A short history
In the summer of 2014 I found myself disenchanted with Angular and set out to find an alternative. After playing around with Ember I remembered reading an article on React vs. Ember (go ahead and read the comments -- I was skeptical . . .
"If a tree falls in a forest and no one is around to hear it, does it make a sound?"
An interesting question posed by philosophers. To begin, what is sound? According to Merriam-Webster:
sound (noun): mechanical radiant energy that is transmitted by longitudinal pressure waves in a material medium (as air) and is the objective . . .
The first JSConf that I attended was in 2014. Tickets were sold out, but I managed to procure one from someone on Twitter that wasn't able to attend at the last minute. I had heard a lot of positive things about the conference but didn't realize how much attending would effect my life.
On the first day of the conference I bumped into . . .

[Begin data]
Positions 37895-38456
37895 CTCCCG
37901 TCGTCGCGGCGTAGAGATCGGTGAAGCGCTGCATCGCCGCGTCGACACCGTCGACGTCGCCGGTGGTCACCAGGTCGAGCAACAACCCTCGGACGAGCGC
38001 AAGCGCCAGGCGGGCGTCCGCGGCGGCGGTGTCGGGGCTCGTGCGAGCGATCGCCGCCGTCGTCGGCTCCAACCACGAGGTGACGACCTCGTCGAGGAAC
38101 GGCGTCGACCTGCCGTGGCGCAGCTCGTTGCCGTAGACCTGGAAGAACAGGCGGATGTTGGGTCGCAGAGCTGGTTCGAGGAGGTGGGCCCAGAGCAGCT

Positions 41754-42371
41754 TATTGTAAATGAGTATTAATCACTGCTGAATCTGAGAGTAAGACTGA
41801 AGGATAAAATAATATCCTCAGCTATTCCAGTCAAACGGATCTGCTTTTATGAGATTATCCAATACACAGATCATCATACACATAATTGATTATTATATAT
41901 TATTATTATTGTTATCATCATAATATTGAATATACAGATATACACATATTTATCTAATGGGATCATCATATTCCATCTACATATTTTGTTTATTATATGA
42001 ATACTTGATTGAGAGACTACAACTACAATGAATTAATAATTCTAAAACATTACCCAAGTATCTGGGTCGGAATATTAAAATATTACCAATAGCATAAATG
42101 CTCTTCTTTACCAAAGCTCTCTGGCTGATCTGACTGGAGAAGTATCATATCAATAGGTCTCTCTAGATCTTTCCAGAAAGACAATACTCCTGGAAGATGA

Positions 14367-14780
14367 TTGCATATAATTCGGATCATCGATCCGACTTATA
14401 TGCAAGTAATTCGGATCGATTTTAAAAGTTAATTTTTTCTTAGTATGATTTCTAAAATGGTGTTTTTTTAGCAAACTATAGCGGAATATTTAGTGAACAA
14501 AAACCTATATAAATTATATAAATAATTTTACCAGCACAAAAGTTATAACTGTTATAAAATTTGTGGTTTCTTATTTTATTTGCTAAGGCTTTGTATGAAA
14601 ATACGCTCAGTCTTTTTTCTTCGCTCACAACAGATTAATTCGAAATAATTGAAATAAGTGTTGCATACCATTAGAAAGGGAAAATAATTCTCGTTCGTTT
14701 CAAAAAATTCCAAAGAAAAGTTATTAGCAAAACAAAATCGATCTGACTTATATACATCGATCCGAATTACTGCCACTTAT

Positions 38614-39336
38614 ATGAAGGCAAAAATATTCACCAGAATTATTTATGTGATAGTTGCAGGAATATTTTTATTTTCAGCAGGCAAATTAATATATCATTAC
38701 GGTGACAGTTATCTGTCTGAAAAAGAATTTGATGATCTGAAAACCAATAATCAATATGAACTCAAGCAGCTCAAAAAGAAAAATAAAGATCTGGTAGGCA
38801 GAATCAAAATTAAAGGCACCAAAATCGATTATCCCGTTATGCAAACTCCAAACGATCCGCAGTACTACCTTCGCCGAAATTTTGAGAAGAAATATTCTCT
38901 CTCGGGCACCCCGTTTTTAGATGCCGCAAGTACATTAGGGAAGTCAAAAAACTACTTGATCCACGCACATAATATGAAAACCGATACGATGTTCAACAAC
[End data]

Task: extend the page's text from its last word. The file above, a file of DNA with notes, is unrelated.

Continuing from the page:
I recently got Font Awesome working with Webpack, but it wasn't as straight forward as I had expected. I did a lot of Googling, and found lots of proposed solutions, but none of them worked for me. I thought I would share what ended up working for the sake of anyone else trying to figure this out.
require( . . .
There And Back Again
[2, 12].sort(), and
0.1 + 0.2 (go . . .
Boring front-end developers are always resting on their laurels, happy to keep using the same old UI frameworks, and libraries. They are often found using technologies, and practices of yesteryear because they have yielded great results in the past, and it's best not to mess with a good thing. However, there is another kind of front-end . . .
One of the (many) great things about React is that it offers validation of properties. This greatly aids in enforcing the API of your components. If you have a
Quantity component for example, that takes a numeric
value property which is required, you can use
propTypes to validate that your component received what it expected.
var Quantity = . . .
Posted in: react